Child Abuse

Appropriates funds to the Hawaii Children's Trust Fund from the
Hawaii Tobacco Settlement Special Fund.  (SD1)

HOUSE OF REPRESENTATIVES                H.B. NO.           H.D. 2
TWENTIETH LEGISLATURE, 2000                                S.D. 1
STATE OF HAWAII                                            

                   A  BILL  FOR  AN  ACT



 1      SECTION 1.  The legislature finds that public policies and
 2 programs addressing child maltreatment have developed based on an
 3 overall understanding of the extent of maltreatment and its
 4 consequences to society.  Maltreatment commonly includes physical
 5 abuse, sexual abuse, neglect, and emotional abuse.  The Child
 6 Abuse Prevention and Treatment Act, Public Law 93-247 (1974),
 7 defines child maltreatment as: "The physical and mental injury,
 8 sexual abuse, neglected treatment or maltreatment of a child
 9 under eighteen by a person who is responsible for the child's
10 welfare under circumstances which indicate the child's health and
11 welfare is harmed and threatened thereby, as determined in
12 accordance with the regulations prescribed by the Secretary of
13 Health, Education, and Welfare."  It is clear that since 1974,
14 abusive behavior is often perpetrated by strangers as well.
15      The legislature further finds that the extent of child abuse
16 and neglect is difficult to accurately quantify because many
17 incidences of abuse or neglect are not reported to authorities.
18 Although the number of incidences of child abuse or neglect may
19 be difficult to ascertain, the prevalence of abuse and neglect is

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                                     H.B. NO.           H.D. 2
                                                        S.D. 1

 1 indisputable.  Prevalence is determined by the overall numbers of
 2 reported cases and by surveys of unreported cases, which yield
 3 percentage figures in relation to the total population.
 4      Experts believe that the effects of maltreatment are unique
 5 to each individual child, although serious consequences often
 6 result depending on the intensity and frequency of maltreatment.
 7 The child's characteristics, relationship to the perpetrator, and
 8 access to supportive and treatment services influence the effects
 9 of maltreatment.  However, children who are maltreated often
10 experience disrupted growth and development.  Adverse effects
11 have been identified as physical, cognitive, emotional, and
12 social development, and these consequences tend to accumulate
13 over time.  Research indicates that the negative effects on
14 development can often be reversed with timely identification of
15 the maltreatment and appropriate intervention.
16      The Hawaii children's trust fund was established by Act 336,
17 Session Laws of Hawaii 1993, to serve as a medium for a public-
18 private partnership for family strengthening to prevent child
19 abuse and neglect.  The trust fund makes grants to private,
20 nonprofit organizations, public agencies, or qualified persons to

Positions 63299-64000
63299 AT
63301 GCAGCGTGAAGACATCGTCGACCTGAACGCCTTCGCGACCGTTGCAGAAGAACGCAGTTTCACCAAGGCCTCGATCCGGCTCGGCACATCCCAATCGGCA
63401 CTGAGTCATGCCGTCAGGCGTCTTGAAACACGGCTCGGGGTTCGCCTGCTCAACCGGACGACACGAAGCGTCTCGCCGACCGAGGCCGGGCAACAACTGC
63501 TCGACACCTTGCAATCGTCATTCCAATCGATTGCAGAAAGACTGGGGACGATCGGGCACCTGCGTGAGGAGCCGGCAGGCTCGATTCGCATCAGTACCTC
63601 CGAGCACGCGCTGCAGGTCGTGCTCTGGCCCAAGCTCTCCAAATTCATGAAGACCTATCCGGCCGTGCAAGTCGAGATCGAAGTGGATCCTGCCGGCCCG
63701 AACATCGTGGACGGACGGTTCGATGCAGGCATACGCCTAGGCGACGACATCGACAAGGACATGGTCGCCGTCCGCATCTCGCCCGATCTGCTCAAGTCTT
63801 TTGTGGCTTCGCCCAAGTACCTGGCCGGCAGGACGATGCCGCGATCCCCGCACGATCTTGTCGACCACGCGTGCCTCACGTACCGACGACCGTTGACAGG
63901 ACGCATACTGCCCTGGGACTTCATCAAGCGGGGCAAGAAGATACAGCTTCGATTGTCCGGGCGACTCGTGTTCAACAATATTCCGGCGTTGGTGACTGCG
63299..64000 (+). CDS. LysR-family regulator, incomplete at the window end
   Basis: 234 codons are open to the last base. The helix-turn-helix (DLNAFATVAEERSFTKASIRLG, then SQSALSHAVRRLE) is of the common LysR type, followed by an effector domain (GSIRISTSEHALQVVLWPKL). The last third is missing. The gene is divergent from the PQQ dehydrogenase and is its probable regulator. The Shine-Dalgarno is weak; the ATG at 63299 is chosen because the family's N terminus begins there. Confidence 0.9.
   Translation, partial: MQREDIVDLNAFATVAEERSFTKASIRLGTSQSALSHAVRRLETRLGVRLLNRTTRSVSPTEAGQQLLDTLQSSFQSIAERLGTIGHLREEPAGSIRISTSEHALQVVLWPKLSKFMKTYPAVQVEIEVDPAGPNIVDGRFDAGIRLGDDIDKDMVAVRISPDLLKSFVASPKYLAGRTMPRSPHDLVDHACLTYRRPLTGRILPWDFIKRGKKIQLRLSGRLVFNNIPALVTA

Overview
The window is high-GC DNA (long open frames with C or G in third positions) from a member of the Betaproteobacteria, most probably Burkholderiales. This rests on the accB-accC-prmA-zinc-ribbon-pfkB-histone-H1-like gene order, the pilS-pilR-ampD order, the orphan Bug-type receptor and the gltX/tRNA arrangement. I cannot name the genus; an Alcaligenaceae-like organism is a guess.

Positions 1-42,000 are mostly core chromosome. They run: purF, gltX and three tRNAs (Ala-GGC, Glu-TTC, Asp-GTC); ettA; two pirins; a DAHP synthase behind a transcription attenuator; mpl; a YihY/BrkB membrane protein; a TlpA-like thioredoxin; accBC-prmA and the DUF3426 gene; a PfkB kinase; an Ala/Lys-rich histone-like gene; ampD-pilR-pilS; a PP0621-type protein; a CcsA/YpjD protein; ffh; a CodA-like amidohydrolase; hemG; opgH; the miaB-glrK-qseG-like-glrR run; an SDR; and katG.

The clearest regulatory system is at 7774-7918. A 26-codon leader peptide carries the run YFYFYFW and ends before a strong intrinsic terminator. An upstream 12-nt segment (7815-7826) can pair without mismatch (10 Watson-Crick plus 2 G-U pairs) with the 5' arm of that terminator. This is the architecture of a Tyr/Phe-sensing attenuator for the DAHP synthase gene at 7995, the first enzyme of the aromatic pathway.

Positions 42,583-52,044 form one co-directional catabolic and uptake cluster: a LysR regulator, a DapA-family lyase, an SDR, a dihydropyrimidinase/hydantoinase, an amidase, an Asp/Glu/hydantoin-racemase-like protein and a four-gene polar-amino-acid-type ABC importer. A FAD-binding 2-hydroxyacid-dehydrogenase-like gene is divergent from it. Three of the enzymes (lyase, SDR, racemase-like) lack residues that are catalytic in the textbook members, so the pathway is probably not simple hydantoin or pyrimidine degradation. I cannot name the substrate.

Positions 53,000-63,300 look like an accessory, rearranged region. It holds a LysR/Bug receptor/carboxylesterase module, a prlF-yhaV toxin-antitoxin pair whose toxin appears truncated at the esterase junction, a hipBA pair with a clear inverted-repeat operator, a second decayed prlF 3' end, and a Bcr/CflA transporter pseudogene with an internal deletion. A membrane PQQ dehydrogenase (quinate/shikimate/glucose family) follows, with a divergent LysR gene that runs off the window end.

21 provide community-based services and education, serving as an
22 example of shared priority setting and decision making between
23 public citizens, state officials, elected officials, and

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                                     H.B. NO.           H.D. 2
                                                        S.D. 1

 1 professionals.  The trust fund maximizes financial resources by
 2 serving as a repository for federal and state funds, as well as
 3 private contributions from corporations and other businesses,
 4 foundations, individuals, and other interested parties.
 5      The legislature further finds that the Hawaii children's
 6 trust fund has ameliorated poor conditions for Hawaii's most
 7 vulnerable population by identifying and funding those programs
 8 that have had effective outcomes. 
 9      The Hawaii community foundation administers the Hawaii
10 children's trust fund.  The foundation has been successfully
11 managing charitable endowments since 1916.  According to the
12 foundation, in testimony before the senate in the 1999 session, a
13 cost benefit analysis done in Hawaii and in other states
14 demonstrated that effective abuse and neglect prevention programs
15 that strengthen families are less costly than treating children
16 who have been abused or neglected.
17      An appropriation to the Hawaii children's trust fund would
18 ensure that a more complete safety net is put in place for
19 children and their families.
20      The purpose of this Act is to make an appropriation to the
21 Hawaii children's trust fund from the Hawaii tobacco settlement
22 special fund.
23      SECTION 2.  There is appropriated out of the Hawaii tobacco

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                                     H.B. NO.           H.D. 2
                                                        S.D. 1

 1 settlement special fund of the State of Hawaii the sum of $2 or
 2 so much thereof as may be necessary for fiscal year 2000-2001 to
 3 be paid into the Hawaii children's trust fund to be used for the
 4 purposes under section 350B-2(c), Hawaii Revised Statutes.
 5      SECTION 3.  The sum appropriated shall be expended by the
 6 department of health for the purposes of this Act.
 7      SECTION 4.  This Act shall take effect on July 1, 2000.